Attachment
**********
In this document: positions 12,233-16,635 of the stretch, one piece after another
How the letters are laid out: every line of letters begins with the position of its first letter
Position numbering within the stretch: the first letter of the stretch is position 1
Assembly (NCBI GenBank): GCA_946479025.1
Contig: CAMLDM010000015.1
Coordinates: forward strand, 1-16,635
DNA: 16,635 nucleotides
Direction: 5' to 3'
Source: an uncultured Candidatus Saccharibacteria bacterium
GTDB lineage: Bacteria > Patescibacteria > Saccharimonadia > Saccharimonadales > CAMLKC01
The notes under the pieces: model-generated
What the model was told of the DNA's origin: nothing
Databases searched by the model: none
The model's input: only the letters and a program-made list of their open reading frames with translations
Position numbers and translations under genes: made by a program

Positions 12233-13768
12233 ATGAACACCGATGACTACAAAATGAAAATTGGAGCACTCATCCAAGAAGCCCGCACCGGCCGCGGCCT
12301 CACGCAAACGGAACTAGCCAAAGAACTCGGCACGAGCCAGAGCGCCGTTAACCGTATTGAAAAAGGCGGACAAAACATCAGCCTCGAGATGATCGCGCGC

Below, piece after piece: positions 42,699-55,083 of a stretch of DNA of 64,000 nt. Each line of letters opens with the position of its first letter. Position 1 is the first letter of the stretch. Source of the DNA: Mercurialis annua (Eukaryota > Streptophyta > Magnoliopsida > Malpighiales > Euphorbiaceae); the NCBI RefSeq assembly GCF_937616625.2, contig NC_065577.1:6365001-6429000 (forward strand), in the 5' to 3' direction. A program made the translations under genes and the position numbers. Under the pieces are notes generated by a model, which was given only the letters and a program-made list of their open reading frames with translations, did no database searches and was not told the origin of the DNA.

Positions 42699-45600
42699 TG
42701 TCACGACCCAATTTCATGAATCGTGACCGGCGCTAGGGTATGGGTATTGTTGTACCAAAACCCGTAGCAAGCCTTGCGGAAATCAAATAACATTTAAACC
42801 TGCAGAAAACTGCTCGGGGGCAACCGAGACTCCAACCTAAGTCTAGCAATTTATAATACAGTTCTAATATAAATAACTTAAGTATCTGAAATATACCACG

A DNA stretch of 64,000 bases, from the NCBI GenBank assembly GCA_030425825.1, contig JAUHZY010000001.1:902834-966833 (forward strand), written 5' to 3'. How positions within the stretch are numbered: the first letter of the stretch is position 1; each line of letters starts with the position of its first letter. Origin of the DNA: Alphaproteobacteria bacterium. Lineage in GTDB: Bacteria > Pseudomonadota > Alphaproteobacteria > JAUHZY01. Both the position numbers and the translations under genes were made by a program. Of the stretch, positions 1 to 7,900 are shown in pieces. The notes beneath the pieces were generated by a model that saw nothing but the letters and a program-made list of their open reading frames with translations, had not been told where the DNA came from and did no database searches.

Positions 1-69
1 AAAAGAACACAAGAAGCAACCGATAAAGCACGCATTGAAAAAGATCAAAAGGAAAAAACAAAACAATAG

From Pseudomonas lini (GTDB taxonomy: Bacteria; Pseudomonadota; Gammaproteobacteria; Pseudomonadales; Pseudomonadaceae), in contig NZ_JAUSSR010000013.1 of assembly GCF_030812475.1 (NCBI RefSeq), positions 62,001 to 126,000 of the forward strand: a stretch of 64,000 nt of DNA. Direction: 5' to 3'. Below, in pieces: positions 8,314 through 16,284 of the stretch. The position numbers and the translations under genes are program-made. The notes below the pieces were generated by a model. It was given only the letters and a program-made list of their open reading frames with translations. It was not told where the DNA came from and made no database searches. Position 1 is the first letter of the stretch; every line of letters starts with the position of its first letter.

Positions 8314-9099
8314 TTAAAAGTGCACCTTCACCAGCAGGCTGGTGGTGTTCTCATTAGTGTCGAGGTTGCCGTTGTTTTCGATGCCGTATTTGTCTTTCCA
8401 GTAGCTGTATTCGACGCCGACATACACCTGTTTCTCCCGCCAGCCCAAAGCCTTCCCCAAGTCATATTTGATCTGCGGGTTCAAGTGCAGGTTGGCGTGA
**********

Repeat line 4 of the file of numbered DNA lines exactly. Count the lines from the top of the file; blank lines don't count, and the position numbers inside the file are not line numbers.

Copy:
Assembly (NCBI GenBank): GCA_946479025.1